Stanley Allison Rogers (November 29, 1949 – June 2, 1983) was a Canadian folk musician and songwriter. Rogers was noted for his rich, baritone voice and his traditional-sounding songs which were frequently inspired by Canadian history and the daily lives of working people, especially those from the fishing villages of the Maritime provinces and, later, the farms of the Canadian prairies and Great Lakes. Rogers died in a fire aboard Air Canada Flight 797 on the ground at the Greater Cincinnati A...
Stanley Allison Rogers (November 29, 1949 – June 2, 1983) was a Canadian folk musician and songwriter.
Rogers was noted for his rich, baritone voice and his traditional-sounding songs which were frequently inspired by Canadian history and the daily lives of working people, especially those from the fishing villages of the Maritime provinces and, later, the farms of the Canadian prairies and Great Lakes. Rogers died in a fire aboard Air Canada Flight 797 on the ground at the Greater Cincinnati Airport at the age of 33.
Rogers was born in Hamilton, Ontario, the eldest son of Nathan Allison Rogers and Valerie (née Bushell) Rogers, two Maritimers who had relocated to Ontario in search of work shortly after their marriage in July 1948. Although Rogers was raised in Binbrook, Ontario, he often spent summers visiting family in Guysborough County, Nova Scotia.
It was there that he became familiar with the way of life in the Maritimes, an influence which was to have a profound impact on his subsequent musical development. He was interested in music from an early age, reportedly beginning to sing shortly after learning to speak. He received his first guitar, a miniature hand-built by his uncle Lee Bushell, when he was five years of age. He was exposed to a variety of music influences, but among the most lasting were the country and western tunes his uncles would sing during family get-togethers. Throughout his childhood, he would practice his singing and playing along with his brother Garnet, six years his junior.
While Rogers was attending Saltfleet High School, Stoney Creek, Ontario, he started to meet other young people interested in folk music, although at this time he was dabbling in rock and roll, singing and playing bass guitar in garage bands such as "Stanley and the Living Stones" and "The Hobbits". After high school, Rogers briefly attended both McMaster University and Trent University, where he performed in small venues with other student musicians, including Ian Tamblyn, Chris Ward and fellow Hobbit Nigel Russell. Russell wrote the song "White Collar Holler", which Rogers sang frequently on stage.
Rogers signed with RCA Records in 1970 and recorded two singles: "Here's to You Santa Claus" in 1970, and "The Fat Girl Rag" in 1971. In 1973, Rogers recorded three singles for Polygram: "Three Pennies", "Guysborough Train", and "Past Fifty."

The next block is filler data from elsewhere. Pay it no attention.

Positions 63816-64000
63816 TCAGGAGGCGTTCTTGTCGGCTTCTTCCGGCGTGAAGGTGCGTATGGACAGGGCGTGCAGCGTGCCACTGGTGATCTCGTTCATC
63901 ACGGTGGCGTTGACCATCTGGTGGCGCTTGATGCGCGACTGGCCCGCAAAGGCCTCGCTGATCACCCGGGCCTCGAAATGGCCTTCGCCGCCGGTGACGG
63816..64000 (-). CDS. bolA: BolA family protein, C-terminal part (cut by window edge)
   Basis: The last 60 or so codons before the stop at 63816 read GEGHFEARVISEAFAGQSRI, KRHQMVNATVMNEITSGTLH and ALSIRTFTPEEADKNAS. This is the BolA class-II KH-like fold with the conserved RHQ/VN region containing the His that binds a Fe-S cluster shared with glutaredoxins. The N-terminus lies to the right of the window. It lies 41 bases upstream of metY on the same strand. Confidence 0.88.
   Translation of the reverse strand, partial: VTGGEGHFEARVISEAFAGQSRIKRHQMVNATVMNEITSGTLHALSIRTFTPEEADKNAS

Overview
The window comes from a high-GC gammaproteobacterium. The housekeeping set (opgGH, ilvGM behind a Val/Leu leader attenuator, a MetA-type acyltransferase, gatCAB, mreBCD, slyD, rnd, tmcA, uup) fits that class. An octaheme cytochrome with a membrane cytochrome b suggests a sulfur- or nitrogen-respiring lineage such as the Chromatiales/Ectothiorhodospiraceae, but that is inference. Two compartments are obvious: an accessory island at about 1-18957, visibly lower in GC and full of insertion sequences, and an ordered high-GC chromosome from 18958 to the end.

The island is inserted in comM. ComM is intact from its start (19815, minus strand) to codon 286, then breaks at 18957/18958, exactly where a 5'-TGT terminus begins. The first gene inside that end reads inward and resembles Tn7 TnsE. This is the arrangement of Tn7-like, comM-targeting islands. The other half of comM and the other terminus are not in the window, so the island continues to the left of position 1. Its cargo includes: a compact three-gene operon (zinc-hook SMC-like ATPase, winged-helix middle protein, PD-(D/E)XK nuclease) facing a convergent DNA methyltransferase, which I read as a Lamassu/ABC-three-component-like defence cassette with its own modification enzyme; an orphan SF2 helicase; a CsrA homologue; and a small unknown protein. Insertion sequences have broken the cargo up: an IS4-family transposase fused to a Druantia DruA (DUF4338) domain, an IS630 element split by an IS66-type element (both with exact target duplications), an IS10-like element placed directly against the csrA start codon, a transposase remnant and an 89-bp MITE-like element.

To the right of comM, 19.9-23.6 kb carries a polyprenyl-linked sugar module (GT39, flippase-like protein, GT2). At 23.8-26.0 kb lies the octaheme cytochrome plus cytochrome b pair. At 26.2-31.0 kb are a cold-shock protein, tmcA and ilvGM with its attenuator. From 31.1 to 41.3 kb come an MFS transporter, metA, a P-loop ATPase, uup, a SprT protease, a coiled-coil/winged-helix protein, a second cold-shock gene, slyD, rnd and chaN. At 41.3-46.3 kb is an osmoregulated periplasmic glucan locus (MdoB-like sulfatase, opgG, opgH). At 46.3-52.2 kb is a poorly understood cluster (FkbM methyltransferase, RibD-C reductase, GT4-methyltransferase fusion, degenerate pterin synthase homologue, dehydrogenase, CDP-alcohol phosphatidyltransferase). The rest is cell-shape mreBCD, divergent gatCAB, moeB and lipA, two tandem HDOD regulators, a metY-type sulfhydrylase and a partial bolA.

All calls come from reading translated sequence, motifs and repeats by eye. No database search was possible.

In 1976, Rogers recorded his debut album, Fogarty's Cove, released in 1977 on Barnswallow Records. The album's subject matter dealt almost entirely with life in maritime Canada, and was an immediate success. Rogers then formed Fogarty's Cove Music, and bought Barnswallow during the production of Turnaround, allowing him to release his own albums. Posthumously, additional albums were released.
Rogers' songs often had a Celtic feel which was due, in part, to his frequent use of DADGAD guitar tuning. He regularly used his William 'Grit' Laskin built 12-string guitar in his performances. His best-known pieces include "Northwest Passage", "Barrett's Privateers", "The Mary Ellen Carter", "Make and Break Harbour", "The Idiot", "Fogarty's Cove", and "White Squall".
Rogers died alongside 22 other passengers most likely of smoke inhalation on June 2, 1983, while traveling on Air Canada Flight 797 (a McDonnell Douglas DC-9) after performing at the Kerrville Folk Festival. The airliner was flying from Dallas, Texas, to Toronto and Montreal when a fire of unknown ignition source within the vanity or toilet shroud of the aft washroom forced it to make an emergency landing at the Greater Cincinnati Airport in northern Kentucky.
There were initially no visible flames, and after attempts to extinguish the fire were unsuccessful, smoke filled the cabin. Upon landing, the plane's doors were opened, allowing the five crew and 18 of the passengers to escape, but approximately 60 to 90 seconds into the evacuation the oxygen rushing in from outside caused a flash fire. Rogers had initially been one of the passengers to escape, but he at some point re-entered the plane to assist in the effort to help others escape.
Rogers' legacy includes his recordings, songbook, and plays for which he was commissioned to write music. His songs are still frequently covered by other musicians, and are perennial favourites at Canadian campfires and song circles. Members of Rogers' band, including his brother Garnet Rogers, continue to be active performers and form a significant part of the fabric of contemporary Canadian folk music. Following his death, he was nominated for the 1984 Juno Awards in the category for Best Male Vocalist. That same year, he was posthumously awarded the Diplôme d’Honneur of the Canadian Conference of the Arts. In 1994, his posthumous live album Home in Halifax was likewise nominated for Best Roots and Traditional Album.
Stan's son, Nathan Rogers, is also an established Canadian folk artist with a voice and lyrical acumen similar to his father's. He has released two critically acclaimed solo discs and tours internationally as a solo act and in the trio Dry Bones. Read more on Last.fm. User-contributed text is available under the Creative Commons By-SA License; additional terms may apply.